How to ‘Turnaround’ your business: Step 2

Step two: Open-mindedness

 

This is the second in a series of 12 steps suggesting how to turn your business around. These steps can also serve as reminders for business owners and their employees who want to make their businesses run more smoothly and successfully.

Albert Einstein is attributed as coining the phrase, “Insanity is doing the same thing over and over again and expecting different results.” Many of us have a tendency to do just that. You’ve probably had a divorced friend who, when they remarry, marries the same personality type as spouse No. 1.

Another example is when you buy the same style of clothes in the same colors for decades, even though the styles and your body shape have changed. It’s kind of like that old guy down the street who’s been a hippy since the 1960s. Habitual thinking inhibits our ability to be open-minded. That “it’s my way or the highway” attitude can get us into a lot of trouble. Being open-minded doesn’t mean tolerating bad behavior, becoming a wimp or even being politically correct. Open-mindedness means being more tolerant, fair-minded and receptive to new ideas. There are many stories of great ideas coming from people you may least expect, but more often, great ideas come from teams of people.

Many business owners believe if they work harder and spend more hours at work, the business will turn around and succeed. They also believe if they just add another product or service, the problem will be solved. They spend more time working “in” the business when they need to spend more time working “on” the business. Looking outside ourselves for solutions can reap rewards, and that is where listening comes into play as well.

A highly self-confident entrepreneur can find listening difficult, and I have found this to be tough for me, too. I now realize I can learn a great deal by, instead of constantly thinking about a problem, listening to others. Our Tower Force guys in the field have an insight and daily experience that those of us in the office do not have. They have brought problems to our attention and they have provided many solutions. We should also remember that the good and viable solutions offered by field workers, the sales team and the backroom service team are of no value unless management implements those solutions.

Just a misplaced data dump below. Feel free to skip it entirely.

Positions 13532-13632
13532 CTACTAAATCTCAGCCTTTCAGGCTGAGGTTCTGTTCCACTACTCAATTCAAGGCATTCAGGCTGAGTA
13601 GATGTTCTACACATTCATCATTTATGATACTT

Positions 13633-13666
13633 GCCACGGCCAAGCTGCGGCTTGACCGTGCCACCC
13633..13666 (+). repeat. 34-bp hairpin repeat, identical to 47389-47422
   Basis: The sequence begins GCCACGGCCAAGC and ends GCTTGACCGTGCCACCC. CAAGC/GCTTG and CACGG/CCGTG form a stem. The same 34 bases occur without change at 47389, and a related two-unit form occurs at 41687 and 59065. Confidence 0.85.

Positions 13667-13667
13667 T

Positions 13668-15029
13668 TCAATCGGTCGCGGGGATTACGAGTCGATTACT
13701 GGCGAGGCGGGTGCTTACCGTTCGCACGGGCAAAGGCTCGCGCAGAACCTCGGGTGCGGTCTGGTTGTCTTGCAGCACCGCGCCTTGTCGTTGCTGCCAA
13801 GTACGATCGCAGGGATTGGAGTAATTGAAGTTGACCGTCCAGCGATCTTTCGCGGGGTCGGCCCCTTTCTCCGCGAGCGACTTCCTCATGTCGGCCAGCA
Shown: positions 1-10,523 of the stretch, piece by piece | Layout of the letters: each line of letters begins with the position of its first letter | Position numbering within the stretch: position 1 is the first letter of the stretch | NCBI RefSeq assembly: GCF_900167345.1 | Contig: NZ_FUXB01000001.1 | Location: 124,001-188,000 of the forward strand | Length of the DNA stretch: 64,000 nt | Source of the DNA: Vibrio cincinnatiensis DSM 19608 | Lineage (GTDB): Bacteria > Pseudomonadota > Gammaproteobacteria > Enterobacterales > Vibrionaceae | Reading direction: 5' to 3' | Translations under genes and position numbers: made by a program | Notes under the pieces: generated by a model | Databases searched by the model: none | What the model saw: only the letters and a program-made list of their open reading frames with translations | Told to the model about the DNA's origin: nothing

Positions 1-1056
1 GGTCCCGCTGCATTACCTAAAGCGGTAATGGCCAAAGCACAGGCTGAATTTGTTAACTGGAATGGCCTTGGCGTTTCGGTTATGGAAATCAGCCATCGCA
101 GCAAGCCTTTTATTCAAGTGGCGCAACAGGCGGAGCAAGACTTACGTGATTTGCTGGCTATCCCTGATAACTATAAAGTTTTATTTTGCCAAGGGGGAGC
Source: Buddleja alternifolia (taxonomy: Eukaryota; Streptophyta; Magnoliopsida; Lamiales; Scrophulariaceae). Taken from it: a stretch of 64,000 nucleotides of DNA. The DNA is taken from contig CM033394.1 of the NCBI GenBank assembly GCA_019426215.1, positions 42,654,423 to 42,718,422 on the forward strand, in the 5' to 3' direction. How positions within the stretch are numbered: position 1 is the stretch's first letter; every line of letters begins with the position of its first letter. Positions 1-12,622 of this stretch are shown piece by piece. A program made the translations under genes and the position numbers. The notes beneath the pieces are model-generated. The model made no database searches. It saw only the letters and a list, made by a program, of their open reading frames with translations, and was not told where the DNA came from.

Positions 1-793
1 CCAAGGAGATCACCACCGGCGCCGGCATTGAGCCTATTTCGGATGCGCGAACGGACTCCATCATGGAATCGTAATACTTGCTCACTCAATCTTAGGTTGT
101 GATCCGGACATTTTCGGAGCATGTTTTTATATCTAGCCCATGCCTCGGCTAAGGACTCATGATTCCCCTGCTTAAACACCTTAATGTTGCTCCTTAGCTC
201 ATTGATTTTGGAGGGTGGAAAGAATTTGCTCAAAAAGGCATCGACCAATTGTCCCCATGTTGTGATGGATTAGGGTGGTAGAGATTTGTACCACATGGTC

Open-mindedness makes way for innovation. Peter Drucker calls it “organized, systematic, rational work” when people see things differently and arrange their businesses accordingly. Open-mindedness can also mean delving more deeply into customer needs or empathizing with customers and anticipating their needs. What’s a business without customers?

I mentioned a quote from Albert Einstein earlier, and now I’ll close with a quote by the English scholar and poet, John Donne: “No man is an island, entire of itself; every man is a piece of the continent, a part of the main.”

To be open-minded is to let people in and be receptive without becoming a rubber stamp. To be open-minded, one must be humble and not conceited. Many say open-mindedness is a critical life skill, but I think it is critical to a business’ life as well.

For more information, visit www.towerforce.com, or contact Whitney Strickland at (281) 506-7152 or wstrickland@towerforce.com.

Also published in BIC Magazine.

 

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